COVID-19 (“Coronavirus Disease”) has spread around the world at a frightening speed and, more likely than not, has impacted your local community. The federal government has responded to this health crisis by restricting travel to specific countries and, most recently, imposed a 30-day travel restriction to the United States by foreign nationals in certain European countries.
The Colorado Disaster Emergency Act, et seq., gives the governor authority to issue an executive order declaring a disaster emergency.
What the Law Says
A “disaster” is defined to include an “epidemic.”
Upon declaration of a disaster emergency, the governor becomes the “commander-in-chief of the organized and unorganized militia and all other forces available for emergency duty,” and may issue executive orders suspending state regulations, directing the utilization of state resources and personnel, commandeering private property as necessary to cope with the disaster or emergency, and directing evacuations.
The statute also establishes an “Expert Emergency Epidemic Response Committee,” which is tasked with creating a state disaster plan for epidemics, pursuant to which the governor may issue executive orders necessary to respond to an epidemic, including “isolating or quarantining persons or property.”
How It Affects You
Colorado’s governor, in fact, declared a State of Emergency regarding the novel Coronavirus on March 10, 2020, in which, among other things, he ordered the Department of Labor and Employment to issue emergency rules relating to:
- Paid sick leave for front-line healthcare, hospitality, child care, and education workers;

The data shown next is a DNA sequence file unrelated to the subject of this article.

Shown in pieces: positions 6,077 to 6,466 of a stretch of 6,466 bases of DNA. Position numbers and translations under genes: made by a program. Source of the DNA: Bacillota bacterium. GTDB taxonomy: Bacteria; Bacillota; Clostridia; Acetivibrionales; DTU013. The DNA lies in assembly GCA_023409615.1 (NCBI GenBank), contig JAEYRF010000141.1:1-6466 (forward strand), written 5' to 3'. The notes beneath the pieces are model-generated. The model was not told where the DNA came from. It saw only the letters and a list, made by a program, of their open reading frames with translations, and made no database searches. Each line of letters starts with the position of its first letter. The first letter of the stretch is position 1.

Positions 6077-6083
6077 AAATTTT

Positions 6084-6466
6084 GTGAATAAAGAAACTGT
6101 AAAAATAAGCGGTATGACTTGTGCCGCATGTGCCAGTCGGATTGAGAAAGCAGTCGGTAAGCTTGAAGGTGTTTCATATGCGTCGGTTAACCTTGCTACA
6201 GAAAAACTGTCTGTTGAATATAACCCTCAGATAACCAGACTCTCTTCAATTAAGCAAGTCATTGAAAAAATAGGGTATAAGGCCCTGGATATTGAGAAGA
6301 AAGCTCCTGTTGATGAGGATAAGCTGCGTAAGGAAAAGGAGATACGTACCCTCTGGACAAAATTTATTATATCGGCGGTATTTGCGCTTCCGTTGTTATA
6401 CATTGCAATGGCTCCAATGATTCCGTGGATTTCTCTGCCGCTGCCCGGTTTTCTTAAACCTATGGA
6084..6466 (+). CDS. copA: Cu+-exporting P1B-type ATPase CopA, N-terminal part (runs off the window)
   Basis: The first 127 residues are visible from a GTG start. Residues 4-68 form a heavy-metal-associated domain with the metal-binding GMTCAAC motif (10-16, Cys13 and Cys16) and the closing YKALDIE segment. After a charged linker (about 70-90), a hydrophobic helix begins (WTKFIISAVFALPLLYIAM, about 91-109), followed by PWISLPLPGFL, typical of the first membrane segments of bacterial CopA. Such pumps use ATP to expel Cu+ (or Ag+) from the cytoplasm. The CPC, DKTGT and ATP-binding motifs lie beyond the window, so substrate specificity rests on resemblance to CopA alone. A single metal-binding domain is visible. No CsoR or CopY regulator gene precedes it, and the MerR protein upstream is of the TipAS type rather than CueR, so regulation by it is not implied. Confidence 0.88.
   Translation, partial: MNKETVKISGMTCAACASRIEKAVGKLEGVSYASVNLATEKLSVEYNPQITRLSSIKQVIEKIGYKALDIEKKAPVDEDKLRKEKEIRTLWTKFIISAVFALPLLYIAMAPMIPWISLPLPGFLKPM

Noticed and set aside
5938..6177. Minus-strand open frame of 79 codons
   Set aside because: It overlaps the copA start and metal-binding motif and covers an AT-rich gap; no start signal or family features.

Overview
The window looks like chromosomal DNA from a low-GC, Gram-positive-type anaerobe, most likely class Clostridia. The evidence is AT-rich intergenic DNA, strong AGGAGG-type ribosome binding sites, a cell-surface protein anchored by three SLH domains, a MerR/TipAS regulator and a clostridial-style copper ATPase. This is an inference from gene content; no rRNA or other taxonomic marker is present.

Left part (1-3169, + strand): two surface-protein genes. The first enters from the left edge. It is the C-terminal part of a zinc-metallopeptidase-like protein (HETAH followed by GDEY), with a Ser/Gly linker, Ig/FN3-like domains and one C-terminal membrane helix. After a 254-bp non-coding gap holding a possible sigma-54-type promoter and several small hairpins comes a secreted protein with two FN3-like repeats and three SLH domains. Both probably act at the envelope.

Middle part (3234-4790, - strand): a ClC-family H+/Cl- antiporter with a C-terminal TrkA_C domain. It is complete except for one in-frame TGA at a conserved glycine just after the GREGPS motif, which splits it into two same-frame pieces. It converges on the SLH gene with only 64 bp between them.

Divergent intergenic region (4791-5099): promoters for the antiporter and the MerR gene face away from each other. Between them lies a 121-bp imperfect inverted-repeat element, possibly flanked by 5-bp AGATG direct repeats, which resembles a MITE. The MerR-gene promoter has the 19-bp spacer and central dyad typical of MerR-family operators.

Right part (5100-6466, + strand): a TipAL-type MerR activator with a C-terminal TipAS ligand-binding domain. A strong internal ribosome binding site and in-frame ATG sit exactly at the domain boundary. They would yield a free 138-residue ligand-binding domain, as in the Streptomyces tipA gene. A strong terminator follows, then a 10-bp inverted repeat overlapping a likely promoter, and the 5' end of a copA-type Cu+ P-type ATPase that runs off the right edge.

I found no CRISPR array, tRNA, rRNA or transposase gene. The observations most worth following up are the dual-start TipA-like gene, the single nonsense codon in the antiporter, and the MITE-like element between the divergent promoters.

- Suspended rules requiring persons age 65 and older to renew their driver’s licenses in person; and
- Declared that state employees ordered to quarantine will be allowed to work from home.
The Expert Emergency Epidemic Response Committee also met to draft templates of orders allowing the governor to issue quarantine orders and the cancellation of public events or closure of buildings, though such measures have not been taken as yet on a state level (multiple local school districts have issued closure orders).
As pertinent to firearms, the Disaster Emergency Act gives the governor authority, during a declared disaster emergency, to “suspend or limit the sale, dispensing, or transportation of . . . firearms, explosives, or combustibles.”
The statute does not appear to grant the authority to seize weapons, though the authority to suspend “transportation” of firearms could arguably allow for the suspension of concealed-carry privileges.
It is also conceivable that the power to “commandeer private property” as commander-in-chief of the militia could be deemed to apply to firearms, though such measures would, of course, be much more likely in other forms of emergency defined by the statute: “civil disturbance, hostile military or paramilitary action, or a condition of riot, insurrection, or invasion,” than the current emergency declaration regarding a viral epidemic.
The statute setting forth the powers and duties of the Colorado Department of Health gives the Department the power to “establish, maintain, and enforce isolation and quarantine, and, in pursuance thereof and for this purpose only, to exercise such physical control over property and the persons of the people within this state as the department may find necessary for the protection of the public health.”
County public health agencies are similarly empowered to establish and enforce quarantines within their jurisdiction. Colorado’s statutes and regulations do not appear to specifically set out penalties for violation of such quarantines.
For questions on what to do in the event of a State of Emergency, contact U.S. LawShield and ask to speak to your Independent Program Attorney.